15th October, No Comments
By John Watson
I was invited to see Roger Llewellyn in David Stuart Davies’ play “Sherlock Holmes – The Last Act“. This was a somewhat daunting prospect for me. The play is set in 1916 and Holmes has come back to our Baker Street rooms from his cottage is Sussex following his two years of retirement.
What has brought him back? My funeral!
Roger Llewellyn is the only person in this play though through his marvellous virtuoso performance we get to meet me (my middle name is apparently Horatio and I speak with a Scottish accent), Mrs Hudson (first name Martha and sounds like Janet from Dr Finlay’s Casebook) plus Lestrade and many others. He changes accent and persona quickly and with ease and there is much humour from David Stuart Davies skill with the Canon. The second half is somewhat darker, delving, with much conjecture into Holmes’ early life. Mysteriously, The Hound of the Baskervilles appears in the play after references to The Final Problem and The Empty House when it should be earlier but it suits the mood of the second half. I will not spoil your enjoyment by telling you how it ends but I hope you will be moved – I was!
David Stuart Davies wrote this play after seeing Roger Llewellyn’s first theatrical encounter with Holmes in an adaptation of The Hound of the Baskervilles. He wrote this solo drama specially for Llewellyn and the show premiered at The Salisbury Playhouse in 1999, won five stars at Edinburgh, was selected as one of The Top Ten Fringe Plays, and has toured world-wide ever since with over 550 performances so far!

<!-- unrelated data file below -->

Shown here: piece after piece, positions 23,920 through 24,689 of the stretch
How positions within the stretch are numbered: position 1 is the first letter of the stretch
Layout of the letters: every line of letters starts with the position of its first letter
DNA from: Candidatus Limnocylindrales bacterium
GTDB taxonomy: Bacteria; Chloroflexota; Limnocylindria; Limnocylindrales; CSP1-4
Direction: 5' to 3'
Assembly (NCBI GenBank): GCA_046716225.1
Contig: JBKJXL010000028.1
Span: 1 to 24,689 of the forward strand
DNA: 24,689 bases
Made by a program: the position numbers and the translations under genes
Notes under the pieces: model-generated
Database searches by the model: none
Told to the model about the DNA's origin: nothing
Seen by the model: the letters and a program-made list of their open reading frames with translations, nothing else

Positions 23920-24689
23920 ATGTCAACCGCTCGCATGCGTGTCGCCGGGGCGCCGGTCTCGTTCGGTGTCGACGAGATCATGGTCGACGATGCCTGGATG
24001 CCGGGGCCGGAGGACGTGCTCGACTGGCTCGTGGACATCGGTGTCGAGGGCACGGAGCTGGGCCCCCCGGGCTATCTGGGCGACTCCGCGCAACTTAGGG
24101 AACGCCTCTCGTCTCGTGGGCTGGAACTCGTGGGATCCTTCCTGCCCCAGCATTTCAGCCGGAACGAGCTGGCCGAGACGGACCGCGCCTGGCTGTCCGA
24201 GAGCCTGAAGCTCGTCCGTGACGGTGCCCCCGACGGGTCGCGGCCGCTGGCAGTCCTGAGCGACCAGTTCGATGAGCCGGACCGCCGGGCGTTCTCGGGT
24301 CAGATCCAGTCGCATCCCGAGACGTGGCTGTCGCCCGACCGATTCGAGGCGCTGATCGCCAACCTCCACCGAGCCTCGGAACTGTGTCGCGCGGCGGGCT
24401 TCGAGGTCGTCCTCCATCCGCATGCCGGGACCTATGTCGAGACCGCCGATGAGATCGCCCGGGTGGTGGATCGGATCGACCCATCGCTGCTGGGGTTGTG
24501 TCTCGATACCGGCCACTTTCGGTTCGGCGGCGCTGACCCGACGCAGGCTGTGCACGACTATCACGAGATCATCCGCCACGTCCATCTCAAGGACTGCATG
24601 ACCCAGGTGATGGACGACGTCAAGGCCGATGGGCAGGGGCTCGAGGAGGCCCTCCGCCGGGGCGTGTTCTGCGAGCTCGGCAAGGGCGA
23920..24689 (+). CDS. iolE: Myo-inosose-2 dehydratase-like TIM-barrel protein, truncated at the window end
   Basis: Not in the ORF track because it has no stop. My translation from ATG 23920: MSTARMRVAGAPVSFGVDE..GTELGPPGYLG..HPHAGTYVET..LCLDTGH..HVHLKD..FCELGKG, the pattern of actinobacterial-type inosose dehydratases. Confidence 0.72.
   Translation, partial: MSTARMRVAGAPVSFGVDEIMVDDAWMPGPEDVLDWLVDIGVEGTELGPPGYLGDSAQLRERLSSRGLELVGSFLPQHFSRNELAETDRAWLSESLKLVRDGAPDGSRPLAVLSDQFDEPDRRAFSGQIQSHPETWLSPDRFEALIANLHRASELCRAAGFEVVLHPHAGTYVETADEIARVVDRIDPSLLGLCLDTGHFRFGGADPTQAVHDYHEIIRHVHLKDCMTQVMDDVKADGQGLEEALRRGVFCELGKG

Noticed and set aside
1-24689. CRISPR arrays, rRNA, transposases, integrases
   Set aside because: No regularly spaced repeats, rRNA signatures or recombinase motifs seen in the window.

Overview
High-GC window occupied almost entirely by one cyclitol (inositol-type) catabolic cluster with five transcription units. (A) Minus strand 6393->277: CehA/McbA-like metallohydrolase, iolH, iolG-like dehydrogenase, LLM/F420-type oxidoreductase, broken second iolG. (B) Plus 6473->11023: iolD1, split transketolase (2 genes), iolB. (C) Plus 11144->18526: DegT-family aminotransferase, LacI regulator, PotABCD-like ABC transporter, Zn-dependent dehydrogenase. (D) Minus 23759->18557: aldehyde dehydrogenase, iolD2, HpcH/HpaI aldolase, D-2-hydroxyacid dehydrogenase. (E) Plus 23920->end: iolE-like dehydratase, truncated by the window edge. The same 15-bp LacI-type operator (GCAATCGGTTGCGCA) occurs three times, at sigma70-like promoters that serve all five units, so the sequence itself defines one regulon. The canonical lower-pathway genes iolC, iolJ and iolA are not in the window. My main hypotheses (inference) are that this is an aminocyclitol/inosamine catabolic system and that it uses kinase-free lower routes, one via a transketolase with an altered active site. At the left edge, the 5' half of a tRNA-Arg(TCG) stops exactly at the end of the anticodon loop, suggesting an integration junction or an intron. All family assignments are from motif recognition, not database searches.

The play explores the mind of the real man – not the thinking machine. An unexpectedly passionate and secretive man, with a cutting sense of humour (as I know all too well!)
Stripping away the infamous clinical façade, Holmes reveals fears, weaknesses, and the devastating consequences of the dramas of his formative years. The whole being ‘deduced’ from the ‘clues’ in the Canon.
Following the success of this play, Davies wrote a second Sherlockian venture “Sherlock Holmes – The Death and Life” which was premiered at Guildford in March 2008. This play deals with Arthur Conan Doyle tiring of what he sees as the intolerably arrogant Sherlock Holmes, and suggests that he created the malevolent Professor Moriarty to dispose of him. But the author’s dangerous strategy, combined with his passion for raising the spirits of the dead, has rather more bizarre and dramatic consequences than he bargained for!
Audio versions of both plays are available (see the links above).
David Stuart Davies has written extensively about Sherlock Holmes. His non-fiction books include:
- Holmes of the Movies (1977)
- Bending the Willow: Jeremy Brett as Sherlock Holmes (1996 and 2002)
- Starring Sherlock Holmes (2001)
- Clued Up on Sherlock (2004)
- Dancing in the Moonlight: Jeremy Brett – A Celebration (2006)
His fiction books include:
- Sherlock Holmes and the Hentzau Affair (1991)
- The Tangled Skein (1995)
- The Scroll of the Dead (1998)
- Shadow of the Rat (1999)
- The Veiled Detective (2004). Explores the relationship between Holmes, myself and Professor Moriarty
- The Games Afoot (2008)
He is the editor of several collections for Wordsworth & Collectors Library including:
He has written and narrated commentaries for the digitally re-mastered Basil Rathbone Holmes films.
If you get the chance to see it, please do. You will laugh and you may cry but you will not be disappointed!